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Buying a used forklift poses many of the same risks that you encounter when you purchase a used car, only more severe. After all, with a used car, you can at least acquire a Car Fax report or other such service that gives you a clear idea of what the car has been through and whether it’s safe to buy. On the other hand, with a used forklift, it can be difficult to gain a firm understanding of the life of the vehicle, and when you consider the inherent risk of driving a forklift, this added risk can pose real problems. Still, this is not to say that you should not consider a used forklift, as buying used is for some people the most practical option. Anyone shopping for a forklift has to weight the advantages and disadvantages of buying a used or new forklift, so this post offers some helpful tips that will allow you to make an informed decision.
The main criteria
There are some broad guidelines you should use to determine whether buying a used forklift is better for you. If you will be using your lift truck for single shifts, driving it no more than five days per week and five hours per day, and will not be using the forklift in a nonstop setting, it is likely that you will be satisfied with a used forklift. Used forklifts are generally at least twice as inexpensive as their new counterparts, so if you don’t put heavy usage on the vehicle, buying used saves money without sacrificing performance.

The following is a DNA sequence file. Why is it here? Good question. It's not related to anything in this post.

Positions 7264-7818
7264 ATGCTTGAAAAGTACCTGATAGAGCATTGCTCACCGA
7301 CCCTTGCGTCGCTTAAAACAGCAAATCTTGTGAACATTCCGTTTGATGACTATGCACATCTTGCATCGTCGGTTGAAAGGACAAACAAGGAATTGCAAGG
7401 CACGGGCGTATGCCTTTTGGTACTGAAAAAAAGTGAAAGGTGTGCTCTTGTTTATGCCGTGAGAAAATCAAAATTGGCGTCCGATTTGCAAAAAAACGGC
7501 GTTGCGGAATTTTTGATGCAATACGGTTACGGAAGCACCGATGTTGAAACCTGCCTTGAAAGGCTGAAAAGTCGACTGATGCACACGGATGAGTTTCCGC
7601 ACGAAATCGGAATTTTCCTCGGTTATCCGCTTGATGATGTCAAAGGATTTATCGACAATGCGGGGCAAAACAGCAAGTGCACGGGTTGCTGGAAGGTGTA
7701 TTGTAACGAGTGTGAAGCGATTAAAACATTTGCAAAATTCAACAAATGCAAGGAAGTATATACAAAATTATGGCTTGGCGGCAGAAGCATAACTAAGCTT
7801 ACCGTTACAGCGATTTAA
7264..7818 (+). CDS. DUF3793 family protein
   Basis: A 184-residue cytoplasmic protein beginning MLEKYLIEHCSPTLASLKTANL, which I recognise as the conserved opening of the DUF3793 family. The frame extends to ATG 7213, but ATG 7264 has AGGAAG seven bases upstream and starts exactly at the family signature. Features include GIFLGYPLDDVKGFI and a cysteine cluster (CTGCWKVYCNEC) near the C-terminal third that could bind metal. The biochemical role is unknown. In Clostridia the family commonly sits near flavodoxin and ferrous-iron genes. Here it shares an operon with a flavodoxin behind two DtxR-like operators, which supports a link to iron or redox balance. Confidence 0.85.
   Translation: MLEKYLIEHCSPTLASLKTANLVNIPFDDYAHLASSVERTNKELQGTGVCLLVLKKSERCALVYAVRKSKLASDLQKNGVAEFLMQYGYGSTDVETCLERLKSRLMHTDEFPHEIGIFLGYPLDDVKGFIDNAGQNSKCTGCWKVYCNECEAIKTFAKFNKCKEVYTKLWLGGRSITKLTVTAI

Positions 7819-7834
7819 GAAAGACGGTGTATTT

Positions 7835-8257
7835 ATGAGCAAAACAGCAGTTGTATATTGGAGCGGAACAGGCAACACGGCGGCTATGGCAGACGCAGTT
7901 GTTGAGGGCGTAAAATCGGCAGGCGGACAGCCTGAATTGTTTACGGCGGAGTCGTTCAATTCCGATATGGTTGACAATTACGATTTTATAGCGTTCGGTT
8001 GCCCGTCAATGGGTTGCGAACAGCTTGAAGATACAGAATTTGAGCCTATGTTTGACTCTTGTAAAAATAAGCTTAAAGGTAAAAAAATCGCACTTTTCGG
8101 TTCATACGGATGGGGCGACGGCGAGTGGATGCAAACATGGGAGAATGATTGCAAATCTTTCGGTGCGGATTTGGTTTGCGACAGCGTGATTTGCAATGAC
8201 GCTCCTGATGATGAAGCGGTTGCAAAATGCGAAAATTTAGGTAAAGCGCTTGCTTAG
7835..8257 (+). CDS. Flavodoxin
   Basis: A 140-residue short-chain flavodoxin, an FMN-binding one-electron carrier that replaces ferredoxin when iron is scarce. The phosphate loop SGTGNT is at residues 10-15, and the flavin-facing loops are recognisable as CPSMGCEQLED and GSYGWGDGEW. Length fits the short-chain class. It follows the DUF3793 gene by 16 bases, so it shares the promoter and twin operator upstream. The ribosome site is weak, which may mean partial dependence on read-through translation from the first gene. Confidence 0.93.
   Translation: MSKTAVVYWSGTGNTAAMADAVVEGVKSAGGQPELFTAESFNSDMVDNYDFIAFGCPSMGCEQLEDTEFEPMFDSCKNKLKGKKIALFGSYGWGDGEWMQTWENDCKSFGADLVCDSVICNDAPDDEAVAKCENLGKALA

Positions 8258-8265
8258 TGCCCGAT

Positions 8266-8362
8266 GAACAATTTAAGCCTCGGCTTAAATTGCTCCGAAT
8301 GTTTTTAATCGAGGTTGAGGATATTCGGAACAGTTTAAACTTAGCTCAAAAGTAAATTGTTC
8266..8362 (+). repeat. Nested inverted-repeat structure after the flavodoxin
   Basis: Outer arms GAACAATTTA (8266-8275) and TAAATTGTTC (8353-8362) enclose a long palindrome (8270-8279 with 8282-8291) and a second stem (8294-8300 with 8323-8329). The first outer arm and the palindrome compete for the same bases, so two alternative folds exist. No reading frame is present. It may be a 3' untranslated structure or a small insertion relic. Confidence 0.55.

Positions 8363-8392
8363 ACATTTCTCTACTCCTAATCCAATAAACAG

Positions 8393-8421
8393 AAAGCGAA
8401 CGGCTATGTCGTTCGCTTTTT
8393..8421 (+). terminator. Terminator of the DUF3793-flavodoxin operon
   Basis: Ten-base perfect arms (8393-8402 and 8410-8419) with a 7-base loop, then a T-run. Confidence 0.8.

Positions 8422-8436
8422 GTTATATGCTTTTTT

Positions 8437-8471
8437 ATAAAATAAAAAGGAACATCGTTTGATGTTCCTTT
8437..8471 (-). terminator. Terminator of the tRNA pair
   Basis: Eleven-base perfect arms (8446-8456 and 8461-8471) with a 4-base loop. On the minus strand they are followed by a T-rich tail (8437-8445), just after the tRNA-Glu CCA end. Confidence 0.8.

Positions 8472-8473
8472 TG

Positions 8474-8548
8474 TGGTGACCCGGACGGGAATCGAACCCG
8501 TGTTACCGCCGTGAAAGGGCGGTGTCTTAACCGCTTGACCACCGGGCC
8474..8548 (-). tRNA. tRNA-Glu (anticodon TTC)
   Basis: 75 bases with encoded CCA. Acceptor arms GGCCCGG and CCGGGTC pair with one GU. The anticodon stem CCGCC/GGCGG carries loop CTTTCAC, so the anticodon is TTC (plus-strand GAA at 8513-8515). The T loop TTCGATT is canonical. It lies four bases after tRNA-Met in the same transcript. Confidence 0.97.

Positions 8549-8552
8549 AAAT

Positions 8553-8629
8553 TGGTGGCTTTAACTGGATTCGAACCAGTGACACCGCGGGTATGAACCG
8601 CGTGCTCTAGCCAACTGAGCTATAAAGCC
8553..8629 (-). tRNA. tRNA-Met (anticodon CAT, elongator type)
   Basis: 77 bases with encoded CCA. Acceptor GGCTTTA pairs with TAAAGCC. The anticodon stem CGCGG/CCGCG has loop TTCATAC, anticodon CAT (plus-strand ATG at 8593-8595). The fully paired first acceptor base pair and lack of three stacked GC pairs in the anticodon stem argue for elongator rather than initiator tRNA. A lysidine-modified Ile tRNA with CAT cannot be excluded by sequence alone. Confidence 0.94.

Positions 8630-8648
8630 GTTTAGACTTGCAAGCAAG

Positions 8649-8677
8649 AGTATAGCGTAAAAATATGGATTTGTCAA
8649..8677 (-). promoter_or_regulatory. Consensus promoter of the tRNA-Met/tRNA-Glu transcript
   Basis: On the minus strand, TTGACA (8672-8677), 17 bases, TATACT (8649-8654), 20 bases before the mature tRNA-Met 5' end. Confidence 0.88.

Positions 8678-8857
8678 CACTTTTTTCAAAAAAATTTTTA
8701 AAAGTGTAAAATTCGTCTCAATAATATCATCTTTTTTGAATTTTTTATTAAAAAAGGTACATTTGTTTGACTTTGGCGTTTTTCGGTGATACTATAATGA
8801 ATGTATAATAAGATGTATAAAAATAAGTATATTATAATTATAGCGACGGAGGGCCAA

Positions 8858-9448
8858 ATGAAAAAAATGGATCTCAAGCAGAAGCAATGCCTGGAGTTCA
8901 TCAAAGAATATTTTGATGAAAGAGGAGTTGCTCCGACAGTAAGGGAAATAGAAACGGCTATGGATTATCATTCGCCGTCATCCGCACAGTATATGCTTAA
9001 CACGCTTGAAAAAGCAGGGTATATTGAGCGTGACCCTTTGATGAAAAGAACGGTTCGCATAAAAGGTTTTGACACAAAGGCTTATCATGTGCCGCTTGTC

Shopping for a used forklift
When shopping for a used forklift, you really want to mitigate risk. Accordingly, it is ideal to buy from a certified used dealer. Buyers typically purchase from either other dealers or other users; obviously, purchasing from a dealer involves less risk since the dealer will have (hopefully) cultivated a trustworthy reputation. If you can, try and purchase a rental since they tend to have less wear and tear, although rentals do tend to cost more for this same reason.
Before buying a used forklift, review the maintenance records; if the previous owner completed their maintenance records themselves, this should be seen as a red flag. In any event, hire a mechanic to conduct a close inspection. Take the vehicle for a test drive, making sure that it can handle quick turns and is capable of carrying its specified load. Other areas to inspect include: checking for side carriage play, inspecting whether there are transmission leaks, and ensuring that the brakes are effective.
If the forklift handles well, has a clean maintenance history, and passes a mechanic’s inspection, you should feel confident about purchasing a used forklift. There is always risk involved in buying used, but if you take a thorough approach, purchasing a used forklift is a cheap and worthy alternative to buying a new one.